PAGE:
“The new workflow started with a multidisciplinary huddle with the anesthetist, the ICU bedside nurse and the ICU clinical team,” he continued. “Then they needed to have a … ‘warm handoff,’ an actual communication with another person prior to bringing the patient to the OR, with time for questions.”
A total of 49 postimplementation handoffs were observed. Later, a second participant administered a provider satisfaction survey to the receiving anesthesiologist in the OR.
As Dr. Agarwala reported at the 2017 annual meeting of the American Society of Anesthesiologists (abstract A3097), one year after implementation of the new handoff process, ICU-to-OR handoffs were significantly more likely to include verbal confirmation of a number of important domains (Table). The handoffs were also rated as more ordered and inclusive by observers (35.9% before vs. 82.9% after; P=0.001).
|Table. Improvements in ICU-to-OR Handoff Information Sharing, Before and After Implementation of New Process|
|Information Domain||Percentage Accomplished, Before Versus After||P Value|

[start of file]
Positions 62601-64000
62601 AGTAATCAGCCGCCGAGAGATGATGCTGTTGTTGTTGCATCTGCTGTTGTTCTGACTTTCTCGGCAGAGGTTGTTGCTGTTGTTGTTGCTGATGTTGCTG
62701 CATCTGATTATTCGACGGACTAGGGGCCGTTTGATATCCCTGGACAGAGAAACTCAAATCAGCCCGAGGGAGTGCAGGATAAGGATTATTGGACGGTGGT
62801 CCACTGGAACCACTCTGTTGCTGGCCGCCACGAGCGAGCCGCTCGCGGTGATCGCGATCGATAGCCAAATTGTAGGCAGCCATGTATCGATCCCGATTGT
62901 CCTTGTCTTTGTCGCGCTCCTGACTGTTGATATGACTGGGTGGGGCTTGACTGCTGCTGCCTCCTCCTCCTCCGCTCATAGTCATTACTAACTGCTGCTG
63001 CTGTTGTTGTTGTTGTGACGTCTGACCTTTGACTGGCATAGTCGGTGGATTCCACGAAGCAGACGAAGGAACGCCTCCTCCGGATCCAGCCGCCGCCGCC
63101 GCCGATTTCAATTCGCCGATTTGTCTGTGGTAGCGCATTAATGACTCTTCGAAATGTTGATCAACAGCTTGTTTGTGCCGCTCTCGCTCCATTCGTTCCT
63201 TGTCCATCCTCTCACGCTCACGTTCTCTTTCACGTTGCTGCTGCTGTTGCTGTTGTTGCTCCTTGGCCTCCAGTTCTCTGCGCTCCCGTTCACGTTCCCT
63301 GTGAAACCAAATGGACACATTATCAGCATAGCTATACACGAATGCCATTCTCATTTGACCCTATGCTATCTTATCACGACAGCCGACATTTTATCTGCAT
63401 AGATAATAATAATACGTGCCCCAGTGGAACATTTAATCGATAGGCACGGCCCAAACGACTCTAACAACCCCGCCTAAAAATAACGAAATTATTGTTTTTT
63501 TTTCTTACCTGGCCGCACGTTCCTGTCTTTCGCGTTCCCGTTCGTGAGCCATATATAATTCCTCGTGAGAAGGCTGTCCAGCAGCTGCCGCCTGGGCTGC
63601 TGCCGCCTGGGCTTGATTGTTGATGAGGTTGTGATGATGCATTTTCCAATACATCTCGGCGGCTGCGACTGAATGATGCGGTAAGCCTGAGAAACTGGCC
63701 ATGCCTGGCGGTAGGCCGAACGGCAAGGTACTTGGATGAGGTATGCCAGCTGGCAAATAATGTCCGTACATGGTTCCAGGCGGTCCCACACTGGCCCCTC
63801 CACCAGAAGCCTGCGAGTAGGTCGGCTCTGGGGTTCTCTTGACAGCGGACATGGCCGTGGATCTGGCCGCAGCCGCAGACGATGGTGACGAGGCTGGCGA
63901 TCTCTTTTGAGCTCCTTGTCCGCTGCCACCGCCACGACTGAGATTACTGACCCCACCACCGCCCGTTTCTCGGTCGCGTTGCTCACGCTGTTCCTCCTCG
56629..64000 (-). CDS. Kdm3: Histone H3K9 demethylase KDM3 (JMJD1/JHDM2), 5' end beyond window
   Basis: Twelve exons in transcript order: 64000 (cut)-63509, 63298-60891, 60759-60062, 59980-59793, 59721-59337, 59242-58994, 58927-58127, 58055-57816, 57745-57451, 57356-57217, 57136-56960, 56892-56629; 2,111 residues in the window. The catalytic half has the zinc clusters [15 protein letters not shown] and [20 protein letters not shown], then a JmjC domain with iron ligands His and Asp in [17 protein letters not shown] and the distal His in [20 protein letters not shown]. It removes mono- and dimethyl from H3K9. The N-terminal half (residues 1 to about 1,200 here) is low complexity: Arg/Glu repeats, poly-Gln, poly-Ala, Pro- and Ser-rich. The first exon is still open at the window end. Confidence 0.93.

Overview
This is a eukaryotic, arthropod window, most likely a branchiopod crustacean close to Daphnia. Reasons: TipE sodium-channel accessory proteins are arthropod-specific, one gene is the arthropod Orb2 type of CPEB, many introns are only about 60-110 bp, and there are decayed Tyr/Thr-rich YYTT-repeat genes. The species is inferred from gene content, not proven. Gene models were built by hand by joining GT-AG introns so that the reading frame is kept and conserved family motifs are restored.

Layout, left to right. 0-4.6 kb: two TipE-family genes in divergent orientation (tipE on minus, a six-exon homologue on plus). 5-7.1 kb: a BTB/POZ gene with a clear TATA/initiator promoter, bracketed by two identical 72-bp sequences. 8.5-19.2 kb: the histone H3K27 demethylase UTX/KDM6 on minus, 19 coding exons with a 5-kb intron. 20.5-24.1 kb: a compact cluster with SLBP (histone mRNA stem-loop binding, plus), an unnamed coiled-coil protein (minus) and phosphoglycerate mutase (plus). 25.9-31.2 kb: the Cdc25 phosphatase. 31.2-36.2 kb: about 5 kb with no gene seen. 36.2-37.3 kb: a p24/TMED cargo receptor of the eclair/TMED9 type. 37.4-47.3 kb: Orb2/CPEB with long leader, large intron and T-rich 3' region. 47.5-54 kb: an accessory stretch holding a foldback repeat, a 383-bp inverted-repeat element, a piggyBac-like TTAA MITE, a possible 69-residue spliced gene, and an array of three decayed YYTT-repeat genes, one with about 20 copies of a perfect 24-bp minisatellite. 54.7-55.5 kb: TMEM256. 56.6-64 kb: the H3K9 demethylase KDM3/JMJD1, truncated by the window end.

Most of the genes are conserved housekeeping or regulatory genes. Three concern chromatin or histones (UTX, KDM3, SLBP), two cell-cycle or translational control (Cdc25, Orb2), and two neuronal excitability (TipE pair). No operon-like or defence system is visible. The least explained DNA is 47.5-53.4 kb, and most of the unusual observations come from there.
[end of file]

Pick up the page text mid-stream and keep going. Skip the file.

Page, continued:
|Patient name||40.9% vs. 93.8%||<0.0001|
|Patient weight||14.0% vs. 53.5%||0.009|
|Allergies||50.0% vs. 83.3%||0.036|
|Illness severity||36.4% vs. 89.6%||<0.0001|
|Patient summary||61.4% vs. 95.8%||0.002|
|Baseline physical exam||25.6% vs. 85.4%||<0.0001|
|Recent pertinent lab values||53.7% vs. 87.2%||0.032|
|Action list||56.1% vs. 97.7%||0.0001|
|Discussion of a plan||67.6% vs. 100.0%||0.001|
|OR, operating room|
Of note, the average length of handoffs decreased by five minutes (14.8 vs. 9.8; P=0.007), and anesthesiologist satisfaction with handoffs was unchanged.
An important part of the project’s success was the development of a cognitive aid. “The first tool didn’t last very long because it was quite detailed,” Dr. Agarwala said. “After some feedback, we revised the tool to the form we use today. It’s quite a bit simpler, and really more of a prompt for discussion rather than a place where everything is written down.”
Similar results were reported by a group of Johns Hopkins Medicine researchers (abstract A3098), who also modified the I-PASS tool and standardized workflows in an attempt to improve the handoff of ICU patients about to undergo anesthesia.
The investigators collected preintervention data by retrospective interviews with staff anesthesiologists. After consultation with clinicians from anesthesia, ICU, nursing and respiratory therapy, they developed a transfer of care process that mandated physician-to-physician communication as well as use of the modified I-PASS tool to guide discussion.